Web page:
10. Beware of phishing and spoofing

Phishing and spoofing are some of the oldest tricks in the hacker’s handbook – because they work. These are emails, texts, and phone calls at home and at work that appear to be from someone you know and trust, but they are not. Even with ongoing cybersecurity training, “10 to 15 percent will always click on the phishing email,” says Bill Phelps.

That said, modern criminals often send sophisticated emails that look and feel legitimate – even to those who are aware of the threats. What can you do to mitigate the likelihood of falling victim to a phishing scam? Look for some of these phishing red flags:

  • Email address: Before you click anything, take a look at the email address it came from. If the email address makes no sense for the company it says it comes from, you should be cautious with the contents.
  • Urgency: Are you being asked to do something right away? Phishing emails often ask you to do something immediately to avoid some kind of dire consequence.
  • Spelling and grammar errors: Official emails from a reputable company are not often riddled with typos and errors. Stilted language with grammatical errors is also a red flag.
  • Requests for money or personal information: NEVER provide login information, social security numbers, account numbers, or other personally identifiable information through a link in an email, text, or unsolicited phone call. Neither government agencies nor Monument will ever contact you by phone or text demanding personal information.
  • Call to action: Phishing emails often ask you to click a link or download an attachment. NEVER click on a link or download an attachment from an unknown person, especially in a text which could allow a scammer to commandeer your phone.

The “out of channel” technique mentioned earlier is a safe way to find out if the communication is legitimate. If you received an email, look up the company’s website for the phone number and call. If they called, look up the company’s website to find other legitimate ways to contact them (or verify the phone number) and confirm. DO NOT use the contact details in the suspicious email.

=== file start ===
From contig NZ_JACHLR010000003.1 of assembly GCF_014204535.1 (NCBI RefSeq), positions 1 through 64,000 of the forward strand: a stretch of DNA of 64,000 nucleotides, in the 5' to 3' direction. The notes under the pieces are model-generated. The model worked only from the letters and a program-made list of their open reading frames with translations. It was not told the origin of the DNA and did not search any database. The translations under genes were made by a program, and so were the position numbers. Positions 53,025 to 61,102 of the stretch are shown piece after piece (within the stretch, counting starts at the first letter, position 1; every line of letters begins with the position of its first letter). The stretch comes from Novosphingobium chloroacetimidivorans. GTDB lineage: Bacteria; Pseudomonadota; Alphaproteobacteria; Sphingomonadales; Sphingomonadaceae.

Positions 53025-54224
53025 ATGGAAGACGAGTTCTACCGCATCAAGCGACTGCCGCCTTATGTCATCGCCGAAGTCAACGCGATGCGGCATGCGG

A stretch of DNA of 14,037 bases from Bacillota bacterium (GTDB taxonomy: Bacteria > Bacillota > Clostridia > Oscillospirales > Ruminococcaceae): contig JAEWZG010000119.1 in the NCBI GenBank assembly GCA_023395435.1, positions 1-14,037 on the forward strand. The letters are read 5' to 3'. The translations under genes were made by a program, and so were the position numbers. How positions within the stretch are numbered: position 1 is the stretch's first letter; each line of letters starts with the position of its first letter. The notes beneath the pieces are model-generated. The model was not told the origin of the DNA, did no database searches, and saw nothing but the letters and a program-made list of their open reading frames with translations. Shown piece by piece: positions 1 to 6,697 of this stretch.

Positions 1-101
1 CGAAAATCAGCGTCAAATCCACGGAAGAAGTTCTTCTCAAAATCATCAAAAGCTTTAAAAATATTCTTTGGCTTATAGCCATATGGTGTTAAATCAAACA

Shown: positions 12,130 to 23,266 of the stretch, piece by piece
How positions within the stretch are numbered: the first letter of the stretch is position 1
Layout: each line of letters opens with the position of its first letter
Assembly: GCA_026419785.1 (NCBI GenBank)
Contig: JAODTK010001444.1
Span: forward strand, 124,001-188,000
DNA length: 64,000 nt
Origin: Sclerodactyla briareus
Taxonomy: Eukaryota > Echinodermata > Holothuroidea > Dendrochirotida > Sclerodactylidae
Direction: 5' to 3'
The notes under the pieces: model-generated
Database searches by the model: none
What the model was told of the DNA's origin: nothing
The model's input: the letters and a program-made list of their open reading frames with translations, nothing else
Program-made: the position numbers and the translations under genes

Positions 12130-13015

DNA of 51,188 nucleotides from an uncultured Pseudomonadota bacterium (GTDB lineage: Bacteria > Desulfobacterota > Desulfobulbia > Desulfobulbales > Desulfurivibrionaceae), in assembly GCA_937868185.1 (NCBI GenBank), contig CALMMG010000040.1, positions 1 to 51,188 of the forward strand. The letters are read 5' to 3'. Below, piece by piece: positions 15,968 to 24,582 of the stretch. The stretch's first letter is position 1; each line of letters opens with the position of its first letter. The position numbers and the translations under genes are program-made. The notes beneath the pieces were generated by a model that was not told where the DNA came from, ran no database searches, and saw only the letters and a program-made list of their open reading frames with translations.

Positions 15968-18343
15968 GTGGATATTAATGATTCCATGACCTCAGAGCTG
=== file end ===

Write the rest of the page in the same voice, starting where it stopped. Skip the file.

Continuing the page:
11. Keep backups

If you own a business, implement a robust backup system to protect your wealth-building asset in the event you cannot access your files. Cybercriminals and ransomware exceeded $1 billion for the first time in 2023. This specialized field is extremely lucrative for criminals and devastating for business owners locked out of their data.

Use an online backup service or external hard drive to back up your files in case your computer is hit with ransomware or destructive malware. Make sure you know how to restore files from your backup if and when needed; it is worth testing this process to be sure it works. Know who to call to help you access those backups (like an IT professional or your managed service provider).

Small businesses are impacted heavily by ransomware attacks. In addition to maintaining backup files and restore procedures, cyber insurance could be a good investment as well as having a third party help monitor your system.

Protect Your Wealth – and Grow It

Want to learn more about how to protect yourself or your small business from cyberattacks and identity fraud? Be sure to listen to our full podcast with Bill and Cathleen Phelps for steps you can take to protect your wealth by minimizing the likelihood of falling victim to identity fraud.

Looking for a wealth management team that prioritizes the safety of your personal data and wealth? See if we’re a fit for you!

Cathleen D. photo

Cathleen D. Phelps

Client Experience Manager

Cathleen has two big drivers-–a challenge and a love of learning. She cannot resist a challenge or a problem to solve, and cannot rest until she’s conquered it. Every morning, Cathleen runs or works out at Crossfit for an energy boost that gets her mind awake and going, ready to face whatever the day brings. She admits there’s always something that needs figuring out, and if she needs to learn something new to do it, that’s even better!